Ecology is the study of a community of biota, including the interactions with abiotic factors such as soils, water, and meteorological factors. The field of ecology addresses interactions of plants and animals including feeding behavior, selection of nesting or denning sites and competition among species. Time changes are particularly important, such as landscape changes arising from plant succession. Conservation of habitats is analyzed in order to determine the viability of not only individual species, but of the entire assemblage of flora, fauna and micro-organisms in a given ecosystem.
The Cheetah, Acinonyx jubatus, is a vulnerable species within the cat family. While the fastest land animal and an adept hunter, this felid is not agressive...
Western Himalayan alpine shrub and meadowsLast Updated on 2014-10-01 11:12:09
WWF Terrestrial Ecoregions Collection
The Western Himalayan Alpine Shrub and Meadows ecoregion has large areas of habitat suitable for conserving viable populations of the high-altitude Himalayan predator, the snow leopard (Uncia uncia), and the large montane ungulates such as blue sheep (Pseudois nayur), Himalayan tahr (Hemitragus jemlahicus), Himalayan musk deer (Moschus chrysogaster), and serow (Capricornis sumatraensis), which form its prey. Wild yak (Bos grunniens) used to inhabit the innermost ranges of the western Himalayan alpine meadows adjacent to the Tibetan Plateau. These large beasts are now considered locally extinct throughout most of their former distribution and have not been recorded in Indian territory recently. Most of the ecoregion's mammals are small species, such as the Himalayan palm civet, pale weasel, Himalayan weasel,... More »
Importance and relationship of boreal forests to climateLast Updated on 2014-09-30 10:47:57
This is Section 14.2 of the Arctic Climate Impact Assessment.
Lead Author: Glenn P. Juday; Contributing Authors: Valerie Barber, Paul Duffy, Hans Linderholm, Scott Rupp, Steve Sparrow, Eugene Vaganov, John Yarie; Consulting Authors: Edward Berg, Rosanne D’Arrigo, Olafur Eggertsson,V.V. Furyaev, Edward H. Hogg, Satu Huttunen, Gordon Jacoby, V.Ya. Kaplunov, Seppo Kellomaki, A.V. Kirdyanov, Carol E. Lewis, Sune Linder, M.M. Naurzbaev, F.I. Pleshikov, Ulf T. Runesson,Yu.V. Savva, O.V. Sidorova,V.D. Stakanov, N.M.Tchebakova, E.N.Valendik, E.F.Vedrova, Martin Wilmking.
The boreal region covers about 17% of the terrestrial area of the earth, with a broad zone of forest in a continuous distribution across the Eurasian and North American landmasses. The boreal forest is defined as a belt of forest south of the tundra characterized by a small number of coniferous species... More »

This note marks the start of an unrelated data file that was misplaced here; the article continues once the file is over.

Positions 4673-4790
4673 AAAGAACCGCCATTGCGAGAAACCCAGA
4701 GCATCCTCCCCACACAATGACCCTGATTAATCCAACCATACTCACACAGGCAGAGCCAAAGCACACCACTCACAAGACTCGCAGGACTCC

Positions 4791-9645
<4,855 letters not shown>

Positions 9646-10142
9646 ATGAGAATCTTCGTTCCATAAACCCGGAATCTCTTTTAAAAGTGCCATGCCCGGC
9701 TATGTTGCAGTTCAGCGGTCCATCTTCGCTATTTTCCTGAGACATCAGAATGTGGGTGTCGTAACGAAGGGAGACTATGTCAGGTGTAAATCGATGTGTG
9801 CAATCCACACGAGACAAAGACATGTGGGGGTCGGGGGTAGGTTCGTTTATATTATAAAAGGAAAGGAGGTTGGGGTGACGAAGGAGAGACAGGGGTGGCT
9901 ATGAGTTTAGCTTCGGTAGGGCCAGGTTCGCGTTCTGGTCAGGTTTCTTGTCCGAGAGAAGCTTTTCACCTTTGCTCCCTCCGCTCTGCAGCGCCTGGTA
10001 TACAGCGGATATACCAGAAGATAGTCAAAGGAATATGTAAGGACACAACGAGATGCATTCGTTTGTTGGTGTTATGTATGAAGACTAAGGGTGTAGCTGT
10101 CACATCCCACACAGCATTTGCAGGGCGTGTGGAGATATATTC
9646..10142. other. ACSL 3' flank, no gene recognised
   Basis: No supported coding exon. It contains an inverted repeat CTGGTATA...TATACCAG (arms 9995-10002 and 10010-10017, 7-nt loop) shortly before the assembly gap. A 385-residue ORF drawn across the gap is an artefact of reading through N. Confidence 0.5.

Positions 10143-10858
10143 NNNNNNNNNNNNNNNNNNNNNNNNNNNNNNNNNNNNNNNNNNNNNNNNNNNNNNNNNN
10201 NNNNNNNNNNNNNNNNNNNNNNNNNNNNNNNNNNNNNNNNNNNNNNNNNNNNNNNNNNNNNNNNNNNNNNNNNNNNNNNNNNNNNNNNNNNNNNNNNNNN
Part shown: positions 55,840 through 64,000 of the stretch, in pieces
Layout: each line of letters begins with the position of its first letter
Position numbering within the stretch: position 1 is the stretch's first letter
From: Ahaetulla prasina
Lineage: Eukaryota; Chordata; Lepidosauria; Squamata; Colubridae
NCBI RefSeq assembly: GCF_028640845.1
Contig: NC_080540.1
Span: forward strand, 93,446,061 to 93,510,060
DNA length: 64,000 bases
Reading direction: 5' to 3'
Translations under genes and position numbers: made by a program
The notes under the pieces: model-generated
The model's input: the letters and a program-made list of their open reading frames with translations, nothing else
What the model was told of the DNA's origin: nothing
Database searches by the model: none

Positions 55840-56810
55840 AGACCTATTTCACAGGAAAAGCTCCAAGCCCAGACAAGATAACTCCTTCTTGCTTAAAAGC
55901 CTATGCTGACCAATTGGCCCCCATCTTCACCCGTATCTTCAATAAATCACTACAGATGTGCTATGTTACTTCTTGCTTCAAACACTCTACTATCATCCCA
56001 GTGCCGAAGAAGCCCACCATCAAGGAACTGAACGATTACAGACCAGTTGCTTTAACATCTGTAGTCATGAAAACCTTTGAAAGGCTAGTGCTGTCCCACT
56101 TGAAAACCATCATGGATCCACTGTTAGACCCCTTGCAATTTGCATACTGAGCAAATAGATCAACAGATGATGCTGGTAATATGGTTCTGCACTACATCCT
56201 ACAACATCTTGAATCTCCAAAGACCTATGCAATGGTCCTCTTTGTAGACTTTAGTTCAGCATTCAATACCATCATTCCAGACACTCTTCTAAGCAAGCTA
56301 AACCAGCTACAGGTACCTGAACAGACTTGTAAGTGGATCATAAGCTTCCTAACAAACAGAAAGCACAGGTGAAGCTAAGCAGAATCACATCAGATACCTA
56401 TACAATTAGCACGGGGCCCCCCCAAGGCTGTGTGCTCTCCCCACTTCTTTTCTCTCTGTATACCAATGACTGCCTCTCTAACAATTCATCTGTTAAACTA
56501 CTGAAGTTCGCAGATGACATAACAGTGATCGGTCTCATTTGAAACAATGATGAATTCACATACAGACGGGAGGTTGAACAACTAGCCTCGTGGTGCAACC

WetlandLast Updated on 2014-09-30 10:32:28A wetland is an ecological community that is inundated either year around or seasonally. There are very different properties of freshwater versus saline wetlands. Numerous national, state and provincial agencies have regulatory interests wetlands A chief intent of this article is to provide the reader with special interest in wetland delineation, wetland mitigation and wetland biology with insight to additional sources that will be useful.
Suisun Marsh wetlands. (Source: California Interagency Ecological Program, Suisun Marsh Program)
The U. S. Army Corps of Engineers and the Environmental Protection Agency (EPA) in the originally published 1987 Corps of Engineers Wetlands Delineation Manual jointly defined wetlands as: “Those areas that are inundated or saturated by surface or groundwater at a frequency and duration sufficient to... More »
Habitat fragmentationLast Updated on 2014-09-30 10:21:30Habitat fragmentation involves alteration of habitat resulting in spatial separation of habitat units from a previous state of greater continuity.
Figure 1. Aerial photograph of dry forest scrub in southern Zambia, fragmented by agricultural land conversion. 2008
This phenomenon occurs naturally on a geologic time-scale or in unusual and catastrophic events: however, since the Holocene era, humans have produced dramatic and swift transformation of landscapes throughout the world, resulting in a level of habitat fragmentation that has induced worldwide reduction in biodiversity and interuption of sustainable yields of natural resources.
Humans produce habitat fragmentation chiefly from agricultural land conversion, urbanization, pollution, deforestation and introduction of alien species; ironically, both human caused wildfires as well as the... More »
EcosystemLast Updated on 2014-09-24 22:46:28An ecosystem is a community of organisms interacting with each other and with their environment such that energy is exchanged and system-level processes, such as the cycling of elements, emerge.
The ecosystem is a core concept in Biology and Ecology, serving as the level of biological organization in which organisms interact simultaneously with each other and with their environment. As such, ecosystems are a level above that of the ecological community (organisms of different species interacting with each other) but are at a level below, or equal to, biomes and the biosphere. Essentially, biomes are regional ecosystems, and the biosphere is the largest of all possible ecosystems.
Ecosystems include living organisms, the dead organic matter produced by them, the abiotic environment within which the organisms live and exchange elements (soils, water, atmosphere), and the interactions... More »
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